After discussing options of if and where to cut the day’s route short due to weather we got back on the road at the urging of my boss’ boss. Robin Thurston, the CEO of VeloNews’ parent company, Outside, is a former pro cyclist and national team rider and rode with the skill and apparent ease as one might expect of an athlete of his caliber. This was Robin’s first Velo Roussillon, but he was not shy about going hard when the time was right, and also sitting up when the time was appropriate for going easy, too. Robin was no stranger to riding in adverse weather conditions, was excited to have fun no matter the weather. He urged us on. And so we were rolling again.
The second of the two toughest climbs of the day we faced featured a switchback descent. We were cautioned about the wet, steep, narrows off-camber hairpin turns. Water sheeted across the road. Taking the shrinking-radius hairpin turns with rain on my glasses was enough to slow my roll on the seven-mile drop from the top. There were just a few of us on the front, and the weather conditions further separated the group on the descent.
Some 30 miles and several hours later we regrouped for lunch. We ate sandwiches and drank Cokes. Of course, there was some chatter, but less than during the lunch stop in the rain the day previous. A few of us shed weather-resistant layers which after several hours in the rain had soaked through. Someone made the suggestion to cut a gravel climb in the pouring rain from the route late in the day. But we still had the better part of 28 miles and nearly 3,000 feet of elevation gain to go. As it turned out, just two of the entire group of 25 opted for the gravel climb at the end of the day. I headed back to get dry, and to get a beer.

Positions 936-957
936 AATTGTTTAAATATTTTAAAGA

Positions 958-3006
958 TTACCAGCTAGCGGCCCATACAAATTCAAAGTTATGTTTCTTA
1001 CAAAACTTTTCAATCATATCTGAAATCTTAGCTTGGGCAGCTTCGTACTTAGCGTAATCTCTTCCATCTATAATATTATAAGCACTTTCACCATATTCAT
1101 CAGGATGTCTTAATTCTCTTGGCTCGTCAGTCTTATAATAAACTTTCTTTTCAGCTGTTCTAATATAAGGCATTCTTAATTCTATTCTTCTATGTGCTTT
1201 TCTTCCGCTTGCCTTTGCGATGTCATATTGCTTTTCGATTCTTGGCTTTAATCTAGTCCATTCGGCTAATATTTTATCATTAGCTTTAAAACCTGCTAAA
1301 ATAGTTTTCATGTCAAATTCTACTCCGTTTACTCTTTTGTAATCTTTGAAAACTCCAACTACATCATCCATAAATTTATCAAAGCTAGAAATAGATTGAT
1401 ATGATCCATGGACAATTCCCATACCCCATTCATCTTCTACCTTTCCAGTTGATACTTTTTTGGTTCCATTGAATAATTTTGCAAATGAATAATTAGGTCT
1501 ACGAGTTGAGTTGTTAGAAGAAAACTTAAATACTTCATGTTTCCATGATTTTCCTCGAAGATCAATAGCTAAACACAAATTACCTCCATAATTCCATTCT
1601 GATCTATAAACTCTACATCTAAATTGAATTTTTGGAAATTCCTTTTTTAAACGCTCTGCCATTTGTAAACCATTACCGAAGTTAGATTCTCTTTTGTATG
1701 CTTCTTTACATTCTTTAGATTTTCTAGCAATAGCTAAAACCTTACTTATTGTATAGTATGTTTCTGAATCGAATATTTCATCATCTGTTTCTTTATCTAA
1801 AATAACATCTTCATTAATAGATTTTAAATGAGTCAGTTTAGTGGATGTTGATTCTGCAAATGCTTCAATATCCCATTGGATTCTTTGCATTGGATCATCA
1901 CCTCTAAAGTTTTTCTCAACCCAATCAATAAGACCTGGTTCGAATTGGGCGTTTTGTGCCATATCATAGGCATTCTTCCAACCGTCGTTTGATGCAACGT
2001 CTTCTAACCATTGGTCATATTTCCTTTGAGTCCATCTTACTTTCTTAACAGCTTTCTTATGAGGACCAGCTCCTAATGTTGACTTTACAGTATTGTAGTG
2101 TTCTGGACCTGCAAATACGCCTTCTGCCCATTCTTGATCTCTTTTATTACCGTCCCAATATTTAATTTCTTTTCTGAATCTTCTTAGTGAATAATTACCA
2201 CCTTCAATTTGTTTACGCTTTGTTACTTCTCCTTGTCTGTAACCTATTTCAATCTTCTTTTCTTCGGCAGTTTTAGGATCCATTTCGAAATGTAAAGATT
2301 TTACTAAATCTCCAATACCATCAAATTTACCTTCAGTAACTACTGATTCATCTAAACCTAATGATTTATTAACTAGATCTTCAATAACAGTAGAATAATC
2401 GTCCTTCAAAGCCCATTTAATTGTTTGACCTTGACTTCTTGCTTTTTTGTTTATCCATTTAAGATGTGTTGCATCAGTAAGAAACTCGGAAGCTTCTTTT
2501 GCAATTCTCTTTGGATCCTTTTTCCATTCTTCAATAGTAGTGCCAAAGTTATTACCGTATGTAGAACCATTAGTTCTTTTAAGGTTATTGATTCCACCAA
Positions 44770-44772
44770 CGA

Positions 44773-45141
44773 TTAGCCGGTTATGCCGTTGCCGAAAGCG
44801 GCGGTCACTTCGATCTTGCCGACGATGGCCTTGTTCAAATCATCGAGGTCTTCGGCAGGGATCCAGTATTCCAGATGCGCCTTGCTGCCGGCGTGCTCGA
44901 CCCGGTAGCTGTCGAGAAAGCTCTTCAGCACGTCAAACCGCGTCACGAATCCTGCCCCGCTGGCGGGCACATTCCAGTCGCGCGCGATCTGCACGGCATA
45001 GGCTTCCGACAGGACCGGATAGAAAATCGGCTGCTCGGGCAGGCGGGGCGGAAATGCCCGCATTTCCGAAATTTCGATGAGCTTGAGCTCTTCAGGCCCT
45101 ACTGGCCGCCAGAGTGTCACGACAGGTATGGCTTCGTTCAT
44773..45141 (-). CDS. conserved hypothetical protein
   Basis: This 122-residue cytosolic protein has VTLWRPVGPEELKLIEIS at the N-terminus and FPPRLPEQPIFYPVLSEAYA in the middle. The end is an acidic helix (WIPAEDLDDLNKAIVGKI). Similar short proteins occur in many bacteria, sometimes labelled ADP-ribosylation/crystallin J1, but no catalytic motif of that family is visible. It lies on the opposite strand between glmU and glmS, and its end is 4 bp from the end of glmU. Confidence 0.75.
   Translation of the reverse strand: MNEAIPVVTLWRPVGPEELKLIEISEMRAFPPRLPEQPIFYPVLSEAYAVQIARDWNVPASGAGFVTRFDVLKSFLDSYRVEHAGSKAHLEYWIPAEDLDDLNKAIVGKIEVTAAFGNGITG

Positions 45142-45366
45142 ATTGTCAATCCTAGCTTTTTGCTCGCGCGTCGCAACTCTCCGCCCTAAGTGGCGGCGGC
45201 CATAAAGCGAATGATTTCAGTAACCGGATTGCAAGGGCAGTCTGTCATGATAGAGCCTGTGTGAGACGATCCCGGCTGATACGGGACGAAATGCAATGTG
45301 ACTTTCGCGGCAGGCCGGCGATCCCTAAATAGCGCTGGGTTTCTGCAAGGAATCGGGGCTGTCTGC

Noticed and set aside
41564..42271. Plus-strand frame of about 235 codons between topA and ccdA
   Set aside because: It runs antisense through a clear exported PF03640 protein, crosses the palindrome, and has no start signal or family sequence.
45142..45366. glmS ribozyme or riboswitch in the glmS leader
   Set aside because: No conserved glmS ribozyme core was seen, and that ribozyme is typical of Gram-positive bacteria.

Broken on the way to the Blue Ridge Parkway
The next morning, on the third full day, we were greeted by cool temperatures, a breeze, and sun — a nice change after two consecutive days of rain. The route for the day featured a few small bumps before an 11-ish mile climb, followed by a descent, some slight elevation gain, and then a 20-mile descent. I was able to stick with the top climbers on the bumps before the big climb, and I even battled on the front for a good bit of the big one, until I came unhitched just 1.25 miles from the summit at the Blue Ridge Parkway. This was not a super-steep pitch, but the steady elevation gain was attritional. Even after I was popped off, I kept sight of the four on the front until about half a mile from the summit when I just cracked.